Sunday, 26 June 2011

Moonset over Vancouver Island

I saw the magic at once - moon setting over my island - in slow motion behind the mountains until only a silvery/golden sliver of moon was visible before it fell into the night.

Wednesday, 8 June 2011

Fairview Cliff

One of the most uneven spots on the Sunshine Coast Trail has been on the cliff south of Fairview Bay.

Here is a view of Fairview Cliff seen from the side, with the trail way up above on the right.

When we drove out to work on the trail at the beginning of June, we saw these cubs feeding in the meadow.

One of them scrambled up onto this old growth fir and observed us from his safe perch. The other resumed grazing.

At the cliff we began with drilling holes into the bedrock on the low side of one section of trail, and then cemented steel rods into them.

We left the tops sticking out so we could attach horizontal lengths of 3/8" re-bar to them.

Once these were fastened in place we gathered large rocks and banked them against the net of rods and horizontal stringers.

We piled these big rocks high enough so we could back-fill with ever smaller rocks, until we had a flat trail surface which we topped with dirt.

This stretch is now a stroll where before it might have been a chattering squeak.

Time for lunch, men. Willie and Terry give it the stamp of approval.

Master driller Jim is in a pensive mood after drilling dozens of holes in the heat of the first hot day of the summer. Terry and Scott look on in the filtered shade of Arbutus, shore pine and fir.

Nice to relax for a while, and recharge.

This section was steep - not only sideways, but also going forward, slanting downhill.

This needed special attention and we built cement steps which now take you comfortably from one level to the next.

An adjacent area had a rock slide, with boulders ending up right on top of where the trail had passed through.

Here we had to physically move the boulders and/or knock them to smithereens.

Some of us think that that is fun.

We knew we would need a handful of outings along this part of the Sunshine Coast Trail before the trail was just so - safe with fabulous views of the ocean below. A few more steps would go a long way toward making grandma and grandpa happy.

On the next expedition we added one more step at the bottom to finish it off so you didn't have too high a step where you least wanted it.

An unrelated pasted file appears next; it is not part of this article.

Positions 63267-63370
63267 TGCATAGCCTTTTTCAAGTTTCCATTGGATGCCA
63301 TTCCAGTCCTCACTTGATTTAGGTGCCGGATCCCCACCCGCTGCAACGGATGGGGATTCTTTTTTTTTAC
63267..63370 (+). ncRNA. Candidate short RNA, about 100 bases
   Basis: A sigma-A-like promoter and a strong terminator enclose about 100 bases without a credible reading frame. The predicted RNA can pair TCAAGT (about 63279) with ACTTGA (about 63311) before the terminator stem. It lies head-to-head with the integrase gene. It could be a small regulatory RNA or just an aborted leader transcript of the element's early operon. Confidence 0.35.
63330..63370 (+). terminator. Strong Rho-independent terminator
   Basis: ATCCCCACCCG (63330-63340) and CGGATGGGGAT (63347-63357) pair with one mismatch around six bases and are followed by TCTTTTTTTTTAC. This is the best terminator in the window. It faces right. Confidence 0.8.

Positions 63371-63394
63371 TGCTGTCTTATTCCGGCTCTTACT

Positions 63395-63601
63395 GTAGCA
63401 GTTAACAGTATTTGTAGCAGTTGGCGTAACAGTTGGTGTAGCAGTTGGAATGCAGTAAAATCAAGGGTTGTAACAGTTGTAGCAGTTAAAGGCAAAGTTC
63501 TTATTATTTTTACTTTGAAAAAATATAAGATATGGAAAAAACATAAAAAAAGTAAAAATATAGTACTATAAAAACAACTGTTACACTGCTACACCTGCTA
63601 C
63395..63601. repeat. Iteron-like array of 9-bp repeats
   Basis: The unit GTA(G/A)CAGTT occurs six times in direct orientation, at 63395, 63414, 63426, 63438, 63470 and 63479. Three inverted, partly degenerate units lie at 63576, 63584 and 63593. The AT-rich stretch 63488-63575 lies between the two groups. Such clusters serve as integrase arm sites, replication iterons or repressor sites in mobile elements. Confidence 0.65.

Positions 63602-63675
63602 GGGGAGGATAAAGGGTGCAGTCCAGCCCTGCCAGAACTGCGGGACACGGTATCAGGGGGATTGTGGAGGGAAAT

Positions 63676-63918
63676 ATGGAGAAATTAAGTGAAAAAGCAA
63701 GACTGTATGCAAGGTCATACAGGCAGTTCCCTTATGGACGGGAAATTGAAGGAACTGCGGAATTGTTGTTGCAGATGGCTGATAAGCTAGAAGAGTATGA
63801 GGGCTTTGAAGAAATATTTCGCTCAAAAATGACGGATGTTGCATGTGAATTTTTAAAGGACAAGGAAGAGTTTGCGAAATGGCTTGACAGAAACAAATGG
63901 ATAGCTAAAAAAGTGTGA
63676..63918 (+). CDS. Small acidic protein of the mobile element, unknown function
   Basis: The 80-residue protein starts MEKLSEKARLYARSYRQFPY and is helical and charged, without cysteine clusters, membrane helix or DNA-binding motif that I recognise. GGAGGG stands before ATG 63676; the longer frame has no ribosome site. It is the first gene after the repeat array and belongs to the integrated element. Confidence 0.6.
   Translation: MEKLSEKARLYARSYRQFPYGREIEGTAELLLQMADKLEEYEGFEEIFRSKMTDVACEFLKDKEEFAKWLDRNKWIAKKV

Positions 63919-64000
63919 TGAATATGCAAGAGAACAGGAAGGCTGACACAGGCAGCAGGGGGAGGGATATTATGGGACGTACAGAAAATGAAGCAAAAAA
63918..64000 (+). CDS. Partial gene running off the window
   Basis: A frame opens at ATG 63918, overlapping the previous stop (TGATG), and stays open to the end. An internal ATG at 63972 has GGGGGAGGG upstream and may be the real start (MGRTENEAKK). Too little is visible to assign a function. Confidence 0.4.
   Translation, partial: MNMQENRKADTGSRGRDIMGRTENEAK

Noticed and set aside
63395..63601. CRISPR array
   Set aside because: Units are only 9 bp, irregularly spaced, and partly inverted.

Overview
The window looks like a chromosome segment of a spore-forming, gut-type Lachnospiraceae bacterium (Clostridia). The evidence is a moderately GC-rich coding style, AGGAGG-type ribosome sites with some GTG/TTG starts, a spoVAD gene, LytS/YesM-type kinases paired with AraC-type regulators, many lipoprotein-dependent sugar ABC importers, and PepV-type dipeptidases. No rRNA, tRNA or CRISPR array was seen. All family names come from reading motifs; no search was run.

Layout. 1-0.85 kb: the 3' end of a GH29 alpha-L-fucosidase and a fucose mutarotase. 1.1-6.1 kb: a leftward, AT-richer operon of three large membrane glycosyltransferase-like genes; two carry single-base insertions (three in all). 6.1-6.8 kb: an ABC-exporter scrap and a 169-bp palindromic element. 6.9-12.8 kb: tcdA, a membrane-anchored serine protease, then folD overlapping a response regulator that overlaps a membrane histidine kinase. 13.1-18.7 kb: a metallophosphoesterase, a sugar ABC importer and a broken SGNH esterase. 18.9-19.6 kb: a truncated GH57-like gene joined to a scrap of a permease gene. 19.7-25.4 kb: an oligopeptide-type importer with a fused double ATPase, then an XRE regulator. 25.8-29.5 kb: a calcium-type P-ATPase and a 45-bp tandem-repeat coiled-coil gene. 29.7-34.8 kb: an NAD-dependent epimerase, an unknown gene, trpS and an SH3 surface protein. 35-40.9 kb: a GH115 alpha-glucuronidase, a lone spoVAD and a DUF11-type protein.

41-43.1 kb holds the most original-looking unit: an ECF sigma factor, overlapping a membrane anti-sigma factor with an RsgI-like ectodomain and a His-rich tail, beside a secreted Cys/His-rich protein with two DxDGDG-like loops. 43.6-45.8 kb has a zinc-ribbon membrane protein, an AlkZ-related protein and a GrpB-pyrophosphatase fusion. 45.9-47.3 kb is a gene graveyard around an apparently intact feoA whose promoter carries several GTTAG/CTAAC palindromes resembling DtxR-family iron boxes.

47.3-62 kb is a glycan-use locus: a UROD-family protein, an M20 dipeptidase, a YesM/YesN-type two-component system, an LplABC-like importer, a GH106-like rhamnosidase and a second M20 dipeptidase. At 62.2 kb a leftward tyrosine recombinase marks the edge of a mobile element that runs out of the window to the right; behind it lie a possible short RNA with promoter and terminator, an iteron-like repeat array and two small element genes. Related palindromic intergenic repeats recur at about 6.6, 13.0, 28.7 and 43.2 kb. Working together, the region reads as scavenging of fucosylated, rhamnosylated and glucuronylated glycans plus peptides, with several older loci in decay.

Yet later we removed the wooden forms, and cut back the rebar pins with the angle grinder. Now that section was complete.

Looking back toward Saltery Bay the path has also been widened and smoothed.

On the last outing one of the tasks was to build a dry rock wall which would work well in this stretch.

Dipper is importing rocks from the neighbourhood. Big rocks are best. His tongue isn't hanging out - but it's a grunt.

Here is the result. After a couple of hours the dry-rock wall is finished. We back-filled against it and topped the rubble with dirt to leave a smooth surface to traverse.

We also tackle another section that is too narrow and precipitous, the last to require steps. First we hammer-drill it and chip away the side hill bedrock.

The big friendly persuader remains on standby: a sledge always comes in handy to make rock behave, but, hesitantly we leave the stone age tools aside and enter the 21st century with generator and hammer-drill.

After widening the route, building a dry rock retaining wall and back-filling, we drill and build the forms for a few more steps as the grade was just too steep to navigate safely without cementing in rock steps.

We were too busy mixing and pouring to get a picture of all of that frantic action, but a loving touch at the end of the day states that we are finished.

After five expeditions we have pulled out all the tools that are already down at the landing, waiting for the Island Girl water taxi to pick us up.

Thanks Bob and Sue for your help in this project. Much appreciated.

All done, ready for visitors. Bring them on. This formerly nasty section is now grandma- and grandpa-proof. Fairview Bay, here we come.

The first set of steps is fully cured. Perhaps a bench in this section will make an appearance in the future.

It is a gorgeous spot to while some time away. Every hour or so a ferry passes by. Working boats and pleasure craft ply the waters of Jervis Inlet from time to time. Whales and dolphins are occasional sightings round about here, but sea lions, seals, otters, eagles, turkey vultures and all manner of smaller beasts and birds inhabit these environs in numbers.

Sam was met by a work party while hiking the Sunshine Coast Trail

This is Sam Adams.  Sam is from Robert's Creek area.  Sam was hiking the whole Sunshine Coast Trail. 

We met Sam on the Confederation Trail as 3 of us were trail clearing.   He was looking well and anticipating the Snow on Tin Hat Mt. and Mt. Troubridge.  Sam had his Snowshoes.  Like all good hikers Sam was very well equipped.

Picture and blog post by Richie Tait

Monday, 6 June 2011

Rubber Band and Confederation lake; 5-June-2011

Thanks to the crew who cleared the Rubber Band trail from Inland lake and up to and round Confederation lake. We enjoyed a clear steady steep hike up through the glorious old trees above Inland lake. Round Confederation lake
there were several wet spots and very slippery rock and roots (I guess the winter's snow'd recently gone); still, nobody died and we were up at the cabin in 3.25 hr from the boatlaunch.
Bright sun; some gentle breeze; beautiful views; great day!